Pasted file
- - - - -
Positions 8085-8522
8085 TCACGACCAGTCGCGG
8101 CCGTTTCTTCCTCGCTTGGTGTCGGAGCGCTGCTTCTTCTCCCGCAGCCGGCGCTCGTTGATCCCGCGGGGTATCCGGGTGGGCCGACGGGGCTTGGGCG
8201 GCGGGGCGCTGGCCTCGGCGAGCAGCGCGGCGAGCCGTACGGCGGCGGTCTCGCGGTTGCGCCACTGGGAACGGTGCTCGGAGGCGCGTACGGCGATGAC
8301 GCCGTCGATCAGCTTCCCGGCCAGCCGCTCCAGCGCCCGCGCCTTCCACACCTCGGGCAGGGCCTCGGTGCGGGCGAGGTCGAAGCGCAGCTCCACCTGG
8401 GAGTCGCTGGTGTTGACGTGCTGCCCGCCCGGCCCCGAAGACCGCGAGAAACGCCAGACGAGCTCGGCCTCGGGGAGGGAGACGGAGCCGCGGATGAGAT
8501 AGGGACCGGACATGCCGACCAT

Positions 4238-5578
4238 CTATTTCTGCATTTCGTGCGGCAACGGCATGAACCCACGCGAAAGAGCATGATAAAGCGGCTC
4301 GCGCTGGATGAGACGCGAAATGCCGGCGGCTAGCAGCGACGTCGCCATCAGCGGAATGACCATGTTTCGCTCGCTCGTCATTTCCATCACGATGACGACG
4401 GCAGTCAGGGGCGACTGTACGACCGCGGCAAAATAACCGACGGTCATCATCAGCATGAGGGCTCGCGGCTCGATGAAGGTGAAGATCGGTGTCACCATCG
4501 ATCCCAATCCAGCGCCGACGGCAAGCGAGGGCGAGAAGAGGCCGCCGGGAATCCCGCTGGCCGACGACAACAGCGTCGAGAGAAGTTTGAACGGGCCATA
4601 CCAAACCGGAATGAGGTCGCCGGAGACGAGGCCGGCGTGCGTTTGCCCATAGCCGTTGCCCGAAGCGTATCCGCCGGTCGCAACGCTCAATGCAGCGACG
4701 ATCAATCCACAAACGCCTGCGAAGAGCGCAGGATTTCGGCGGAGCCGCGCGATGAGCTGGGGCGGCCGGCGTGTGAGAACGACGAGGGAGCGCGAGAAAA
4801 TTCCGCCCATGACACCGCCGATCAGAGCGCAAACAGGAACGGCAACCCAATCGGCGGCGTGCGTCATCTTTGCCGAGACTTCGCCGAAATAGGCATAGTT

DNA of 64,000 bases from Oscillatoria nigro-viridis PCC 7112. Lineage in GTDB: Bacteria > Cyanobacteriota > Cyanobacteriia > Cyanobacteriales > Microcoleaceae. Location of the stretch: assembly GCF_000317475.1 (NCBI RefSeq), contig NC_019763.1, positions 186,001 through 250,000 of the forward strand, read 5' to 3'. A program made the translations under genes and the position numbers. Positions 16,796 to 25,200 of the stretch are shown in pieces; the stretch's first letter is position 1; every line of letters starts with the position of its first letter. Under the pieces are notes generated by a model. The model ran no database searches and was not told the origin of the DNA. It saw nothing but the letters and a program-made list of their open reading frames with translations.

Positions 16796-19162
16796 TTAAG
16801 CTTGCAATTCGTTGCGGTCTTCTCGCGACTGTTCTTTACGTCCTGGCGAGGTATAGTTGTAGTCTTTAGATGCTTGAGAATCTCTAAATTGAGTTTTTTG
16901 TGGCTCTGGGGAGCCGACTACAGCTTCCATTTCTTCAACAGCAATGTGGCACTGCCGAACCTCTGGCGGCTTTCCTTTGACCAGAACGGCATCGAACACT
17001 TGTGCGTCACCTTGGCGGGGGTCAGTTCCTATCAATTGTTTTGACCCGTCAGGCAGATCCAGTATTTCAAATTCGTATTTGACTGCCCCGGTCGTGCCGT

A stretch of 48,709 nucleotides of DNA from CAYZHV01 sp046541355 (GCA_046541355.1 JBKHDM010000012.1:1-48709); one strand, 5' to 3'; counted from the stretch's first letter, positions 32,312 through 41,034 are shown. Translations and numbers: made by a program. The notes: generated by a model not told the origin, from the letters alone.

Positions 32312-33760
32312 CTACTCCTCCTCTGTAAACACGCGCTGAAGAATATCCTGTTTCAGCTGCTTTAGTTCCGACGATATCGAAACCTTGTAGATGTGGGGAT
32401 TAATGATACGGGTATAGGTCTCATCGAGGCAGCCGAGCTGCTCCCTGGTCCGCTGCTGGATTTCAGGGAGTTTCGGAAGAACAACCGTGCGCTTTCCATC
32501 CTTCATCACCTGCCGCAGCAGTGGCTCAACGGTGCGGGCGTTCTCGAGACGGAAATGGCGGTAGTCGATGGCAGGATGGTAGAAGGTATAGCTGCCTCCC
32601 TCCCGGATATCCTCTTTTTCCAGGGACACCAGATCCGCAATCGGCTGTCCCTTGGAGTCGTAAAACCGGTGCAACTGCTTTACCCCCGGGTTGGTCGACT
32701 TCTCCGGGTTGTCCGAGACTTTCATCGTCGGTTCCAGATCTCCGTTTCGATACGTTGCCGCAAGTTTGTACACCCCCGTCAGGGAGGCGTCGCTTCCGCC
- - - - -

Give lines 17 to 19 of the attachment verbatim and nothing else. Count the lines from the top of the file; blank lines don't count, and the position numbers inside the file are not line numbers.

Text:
Positions 16796-19162
16796 TTAAG
16801 CTTGCAATTCGTTGCGGTCTTCTCGCGACTGTTCTTTACGTCCTGGCGAGGTATAGTTGTAGTCTTTAGATGCTTGAGAATCTCTAAATTGAGTTTTTTG